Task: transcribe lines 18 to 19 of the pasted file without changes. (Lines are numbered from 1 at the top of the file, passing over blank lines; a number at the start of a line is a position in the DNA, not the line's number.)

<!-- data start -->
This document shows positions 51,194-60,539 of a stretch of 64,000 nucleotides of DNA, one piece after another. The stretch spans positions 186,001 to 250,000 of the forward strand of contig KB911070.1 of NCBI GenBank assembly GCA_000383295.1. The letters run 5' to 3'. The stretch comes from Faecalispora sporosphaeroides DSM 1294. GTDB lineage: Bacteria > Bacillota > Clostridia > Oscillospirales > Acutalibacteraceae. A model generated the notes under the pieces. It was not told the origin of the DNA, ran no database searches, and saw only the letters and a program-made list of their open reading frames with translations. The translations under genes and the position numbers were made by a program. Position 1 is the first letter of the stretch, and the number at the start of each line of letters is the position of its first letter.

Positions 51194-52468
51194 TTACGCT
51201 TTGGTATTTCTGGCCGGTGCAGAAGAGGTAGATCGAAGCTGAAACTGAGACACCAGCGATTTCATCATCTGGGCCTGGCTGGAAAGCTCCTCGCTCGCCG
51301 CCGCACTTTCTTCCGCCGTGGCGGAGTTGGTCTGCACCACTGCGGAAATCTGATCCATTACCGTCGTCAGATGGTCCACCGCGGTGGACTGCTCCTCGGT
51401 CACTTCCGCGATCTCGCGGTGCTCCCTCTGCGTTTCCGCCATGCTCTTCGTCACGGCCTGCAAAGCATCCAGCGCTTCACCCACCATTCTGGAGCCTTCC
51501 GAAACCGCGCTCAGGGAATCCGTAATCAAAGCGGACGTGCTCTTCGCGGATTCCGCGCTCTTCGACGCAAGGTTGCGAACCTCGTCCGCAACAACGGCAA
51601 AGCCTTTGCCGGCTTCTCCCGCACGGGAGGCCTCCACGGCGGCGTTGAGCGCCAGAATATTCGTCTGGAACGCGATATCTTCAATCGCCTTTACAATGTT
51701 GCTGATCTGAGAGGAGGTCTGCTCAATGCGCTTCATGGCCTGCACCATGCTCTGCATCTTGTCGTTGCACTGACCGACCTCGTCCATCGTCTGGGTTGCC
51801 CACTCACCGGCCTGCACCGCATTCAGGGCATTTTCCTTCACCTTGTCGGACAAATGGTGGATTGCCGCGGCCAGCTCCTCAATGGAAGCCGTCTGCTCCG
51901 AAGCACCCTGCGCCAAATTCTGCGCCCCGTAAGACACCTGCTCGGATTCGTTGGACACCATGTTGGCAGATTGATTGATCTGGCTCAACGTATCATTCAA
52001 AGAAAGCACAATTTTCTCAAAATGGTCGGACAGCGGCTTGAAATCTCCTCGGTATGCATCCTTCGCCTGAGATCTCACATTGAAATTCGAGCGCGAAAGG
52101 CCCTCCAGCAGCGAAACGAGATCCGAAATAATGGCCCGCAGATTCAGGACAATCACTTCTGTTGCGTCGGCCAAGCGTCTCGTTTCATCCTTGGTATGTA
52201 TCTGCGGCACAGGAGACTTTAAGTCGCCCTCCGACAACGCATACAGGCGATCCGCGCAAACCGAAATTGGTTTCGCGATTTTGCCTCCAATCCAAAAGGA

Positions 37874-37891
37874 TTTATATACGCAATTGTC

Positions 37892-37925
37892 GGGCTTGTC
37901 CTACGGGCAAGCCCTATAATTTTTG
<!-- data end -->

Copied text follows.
37892 GGGCTTGTC
37901 CTACGGGCAAGCCCTATAATTTTTG